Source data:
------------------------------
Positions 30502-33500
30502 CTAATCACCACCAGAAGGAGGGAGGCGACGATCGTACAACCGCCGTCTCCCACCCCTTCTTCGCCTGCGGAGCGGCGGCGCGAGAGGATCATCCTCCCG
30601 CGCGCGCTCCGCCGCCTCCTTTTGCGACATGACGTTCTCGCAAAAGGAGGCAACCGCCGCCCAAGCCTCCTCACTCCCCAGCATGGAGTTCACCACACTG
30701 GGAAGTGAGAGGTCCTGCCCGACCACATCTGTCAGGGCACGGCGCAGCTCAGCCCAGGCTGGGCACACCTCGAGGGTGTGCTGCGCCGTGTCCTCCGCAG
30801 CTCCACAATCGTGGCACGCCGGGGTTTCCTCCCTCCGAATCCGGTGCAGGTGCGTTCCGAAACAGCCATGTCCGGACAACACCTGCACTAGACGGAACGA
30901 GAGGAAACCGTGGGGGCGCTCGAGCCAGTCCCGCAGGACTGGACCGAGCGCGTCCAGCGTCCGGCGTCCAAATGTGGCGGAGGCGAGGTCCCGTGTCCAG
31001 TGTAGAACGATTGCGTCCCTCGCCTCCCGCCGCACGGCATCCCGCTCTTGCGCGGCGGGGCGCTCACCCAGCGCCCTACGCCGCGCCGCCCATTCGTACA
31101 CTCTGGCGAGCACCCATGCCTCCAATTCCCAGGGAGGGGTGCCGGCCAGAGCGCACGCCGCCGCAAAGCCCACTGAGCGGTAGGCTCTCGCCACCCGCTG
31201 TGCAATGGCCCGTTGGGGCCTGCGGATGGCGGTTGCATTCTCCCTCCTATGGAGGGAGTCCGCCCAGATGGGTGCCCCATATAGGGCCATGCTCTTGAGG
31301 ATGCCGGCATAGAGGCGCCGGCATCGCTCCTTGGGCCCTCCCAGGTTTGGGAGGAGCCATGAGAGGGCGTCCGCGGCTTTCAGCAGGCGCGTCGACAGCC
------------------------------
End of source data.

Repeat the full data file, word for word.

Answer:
Positions 30502-33500
30502 CTAATCACCACCAGAAGGAGGGAGGCGACGATCGTACAACCGCCGTCTCCCACCCCTTCTTCGCCTGCGGAGCGGCGGCGCGAGAGGATCATCCTCCCG
30601 CGCGCGCTCCGCCGCCTCCTTTTGCGACATGACGTTCTCGCAAAAGGAGGCAACCGCCGCCCAAGCCTCCTCACTCCCCAGCATGGAGTTCACCACACTG
30701 GGAAGTGAGAGGTCCTGCCCGACCACATCTGTCAGGGCACGGCGCAGCTCAGCCCAGGCTGGGCACACCTCGAGGGTGTGCTGCGCCGTGTCCTCCGCAG
30801 CTCCACAATCGTGGCACGCCGGGGTTTCCTCCCTCCGAATCCGGTGCAGGTGCGTTCCGAAACAGCCATGTCCGGACAACACCTGCACTAGACGGAACGA
30901 GAGGAAACCGTGGGGGCGCTCGAGCCAGTCCCGCAGGACTGGACCGAGCGCGTCCAGCGTCCGGCGTCCAAATGTGGCGGAGGCGAGGTCCCGTGTCCAG
31001 TGTAGAACGATTGCGTCCCTCGCCTCCCGCCGCACGGCATCCCGCTCTTGCGCGGCGGGGCGCTCACCCAGCGCCCTACGCCGCGCCGCCCATTCGTACA
31101 CTCTGGCGAGCACCCATGCCTCCAATTCCCAGGGAGGGGTGCCGGCCAGAGCGCACGCCGCCGCAAAGCCCACTGAGCGGTAGGCTCTCGCCACCCGCTG
31201 TGCAATGGCCCGTTGGGGCCTGCGGATGGCGGTTGCATTCTCCCTCCTATGGAGGGAGTCCGCCCAGATGGGTGCCCCATATAGGGCCATGCTCTTGAGG
31301 ATGCCGGCATAGAGGCGCCGGCATCGCTCCTTGGGCCCTCCCAGGTTTGGGAGGAGCCATGAGAGGGCGTCCGCGGCTTTCAGCAGGCGCGTCGACAGCC